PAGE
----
On-demand services, self-driving cars and other new technologies are set to increasingly transform the way we go about our daily lives. Here, Daniel Lyons, director at EY, sets out some thoughts on how to define smart mobility, what is fuelling this trend (pun intended), and what advances we might expect in the next few years.
Much has been written about the transport sector facing its biggest transition since motor vehicles replaced the horse and buggy – this transition is an evolution into what many are calling “smart mobility”. For me, smart mobility can be defined as a way to move people and goods using new technology that is faster, cleaner, more accessible and less expensive than traditional options. It is about striving towards frictionless, automated and personalised travel on-demand.
According to the UN, 60% of the world’s population will live in cities by 2030 – that’s nearly 1.5 billion more than in 2010. This rapid urbanisation is prompting governments to upgrade infrastructure, alleviate congestion, address pollution and build new greener “smart cities” from the ground up. Advances in battery technology, artificial intelligence and automation are resulting in longer-range electric vehicles and the emergence of self-driving cars.
Auto manufacturers, threatened by a decline in individual car ownership, are investing in new direct-to-consumer services that will provide alternative sources of revenue. But since the barriers to entry are low, countless startups have also launched mobility services offerings, fragmenting the market. And consumers, whose expectations have been shifted by experiences in other industries, are embracing new mobility services as they are increasingly demanding flexibility, predictability, affordability and convenience. All of these factors are creating the perfect conditions for advances in smart mobility to accelerate over the coming months and years.
Clusters of activity
It is clearly a hot topic, evidenced by the flurry of mega-deals, acquisitions and exits for start-ups and tech entrepreneurs playing in this space. Smart mobility accounted for the second-highest number of transactions last year, with the highest deal values being attributed to connected car technology (for more information see EY’s Global technology M&A report). This has prompted dozens (if not hundreds) of accelerators, incubators and venture funds to focus resources on developing solutions for smart mobility.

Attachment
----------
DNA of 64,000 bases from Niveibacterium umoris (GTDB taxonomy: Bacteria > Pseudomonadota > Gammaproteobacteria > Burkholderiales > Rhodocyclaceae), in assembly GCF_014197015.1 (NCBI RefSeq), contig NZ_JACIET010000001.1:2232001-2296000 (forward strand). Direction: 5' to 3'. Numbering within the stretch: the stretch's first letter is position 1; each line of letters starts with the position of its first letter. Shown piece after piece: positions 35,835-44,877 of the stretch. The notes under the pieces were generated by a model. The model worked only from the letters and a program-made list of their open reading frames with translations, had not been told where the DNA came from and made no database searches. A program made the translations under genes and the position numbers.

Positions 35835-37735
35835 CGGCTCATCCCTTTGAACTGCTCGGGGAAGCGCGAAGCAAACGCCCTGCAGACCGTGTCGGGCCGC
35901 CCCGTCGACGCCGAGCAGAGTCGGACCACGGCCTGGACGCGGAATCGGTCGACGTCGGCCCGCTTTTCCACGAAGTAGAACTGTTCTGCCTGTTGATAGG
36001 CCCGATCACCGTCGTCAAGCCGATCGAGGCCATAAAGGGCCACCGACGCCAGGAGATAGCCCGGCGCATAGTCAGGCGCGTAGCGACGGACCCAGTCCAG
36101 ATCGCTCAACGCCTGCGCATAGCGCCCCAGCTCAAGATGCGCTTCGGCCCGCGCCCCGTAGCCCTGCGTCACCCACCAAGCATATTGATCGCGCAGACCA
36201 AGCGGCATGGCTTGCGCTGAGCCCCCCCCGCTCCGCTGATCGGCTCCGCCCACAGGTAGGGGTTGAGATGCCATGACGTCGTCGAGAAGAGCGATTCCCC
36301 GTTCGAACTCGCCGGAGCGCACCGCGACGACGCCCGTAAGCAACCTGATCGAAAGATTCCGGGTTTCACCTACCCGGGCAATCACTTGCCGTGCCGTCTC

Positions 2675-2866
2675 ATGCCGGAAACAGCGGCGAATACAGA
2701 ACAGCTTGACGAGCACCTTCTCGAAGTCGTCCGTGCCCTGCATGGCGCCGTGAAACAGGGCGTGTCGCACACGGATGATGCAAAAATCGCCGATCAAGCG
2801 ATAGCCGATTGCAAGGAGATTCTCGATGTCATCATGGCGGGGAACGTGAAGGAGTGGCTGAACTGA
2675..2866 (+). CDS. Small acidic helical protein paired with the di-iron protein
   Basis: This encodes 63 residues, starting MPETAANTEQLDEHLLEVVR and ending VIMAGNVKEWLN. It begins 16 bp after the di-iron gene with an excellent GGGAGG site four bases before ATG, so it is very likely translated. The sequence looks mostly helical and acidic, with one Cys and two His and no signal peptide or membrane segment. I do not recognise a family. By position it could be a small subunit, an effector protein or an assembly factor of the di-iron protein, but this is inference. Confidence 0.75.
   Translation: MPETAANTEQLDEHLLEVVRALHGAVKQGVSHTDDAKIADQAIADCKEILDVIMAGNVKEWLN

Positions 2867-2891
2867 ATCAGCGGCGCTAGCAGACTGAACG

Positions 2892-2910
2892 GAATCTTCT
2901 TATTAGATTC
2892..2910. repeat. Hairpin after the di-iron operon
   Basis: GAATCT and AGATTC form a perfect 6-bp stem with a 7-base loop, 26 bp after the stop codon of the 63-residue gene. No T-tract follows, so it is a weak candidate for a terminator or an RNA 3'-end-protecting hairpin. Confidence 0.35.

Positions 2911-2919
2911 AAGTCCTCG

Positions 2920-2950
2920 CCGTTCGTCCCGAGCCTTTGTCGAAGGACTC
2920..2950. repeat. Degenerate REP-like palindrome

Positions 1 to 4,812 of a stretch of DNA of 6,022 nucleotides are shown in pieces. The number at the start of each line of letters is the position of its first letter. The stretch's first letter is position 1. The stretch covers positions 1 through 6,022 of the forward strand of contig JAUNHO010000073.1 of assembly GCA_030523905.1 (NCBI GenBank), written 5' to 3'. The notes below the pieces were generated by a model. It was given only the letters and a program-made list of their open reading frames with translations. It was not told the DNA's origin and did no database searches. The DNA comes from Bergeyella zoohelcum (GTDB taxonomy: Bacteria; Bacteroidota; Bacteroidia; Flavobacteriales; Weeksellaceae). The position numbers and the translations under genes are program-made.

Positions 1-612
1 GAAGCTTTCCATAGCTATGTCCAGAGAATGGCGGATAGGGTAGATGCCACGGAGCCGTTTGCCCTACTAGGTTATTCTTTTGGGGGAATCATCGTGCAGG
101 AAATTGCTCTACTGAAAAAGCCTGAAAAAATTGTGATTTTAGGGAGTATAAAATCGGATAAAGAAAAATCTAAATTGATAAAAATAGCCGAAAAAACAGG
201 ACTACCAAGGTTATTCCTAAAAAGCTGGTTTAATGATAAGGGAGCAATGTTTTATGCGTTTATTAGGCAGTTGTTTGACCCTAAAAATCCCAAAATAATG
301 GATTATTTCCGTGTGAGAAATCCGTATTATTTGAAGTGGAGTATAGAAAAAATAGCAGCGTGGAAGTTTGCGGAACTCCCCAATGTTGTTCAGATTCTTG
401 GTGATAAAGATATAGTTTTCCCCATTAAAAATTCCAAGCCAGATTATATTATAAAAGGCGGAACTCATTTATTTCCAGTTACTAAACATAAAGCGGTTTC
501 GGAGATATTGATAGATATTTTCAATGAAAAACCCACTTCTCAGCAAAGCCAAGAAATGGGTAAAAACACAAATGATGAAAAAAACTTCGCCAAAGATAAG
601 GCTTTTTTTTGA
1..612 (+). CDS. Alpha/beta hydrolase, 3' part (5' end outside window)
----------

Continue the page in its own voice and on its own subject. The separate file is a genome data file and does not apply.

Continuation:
In the last year alone, there has been an explosion of small-scale private providers, each innovating with specific services – everything from ride hailing, carpooling, and peer-to-peer car clubs, to dock-less bikes, on-demand busses and smart parking.
In my role as part of EY’s Global Smart Mobility Team, I have been helping clients conceive, develop and launch live solutions related to smart parking, ride-sharing, multi-modal journey planning and city analysis.
Increasingly we are being asked by service providers to accelerate expansion into new cities and to help develop strategies for collaboration with city regulators and local officials (an approach we call “City as a Customer”).
We are only just getting started
As a trend, smart mobility is going to grow and grow. It is really only in its infancy. If collectively, all the on-demand taxi services, car-sharing and ride-sharing services we see today make up “Mobility 1.0”, then “Mobility 2.0” is just around the corner. This next phase will be characterised by increasing uptake of specialisation, niche offerings and a focus on experience. Beyond this, “Mobility 3.0” will be enabled by the very latest technologies, where we will see the wide adoption of fully autonomous vehicles and blockchain-enabled fractional ownership models.
As smart mobility solutions continue to take hold, governments will face a duel challenge of needing to upgrade or invest in new infrastructure, at the same time revenues from fuel excise decline. Business models for “Mobility 3.0” services are likely to look very different from today, with some commentators already touting network usage-based charging (read more in this article from The Times) being directed at service providers, not just consumers.
For innovators in the space, perhaps now is the time to partner with city planners and help define the services you want, in return for the fees you may have to pay in the future.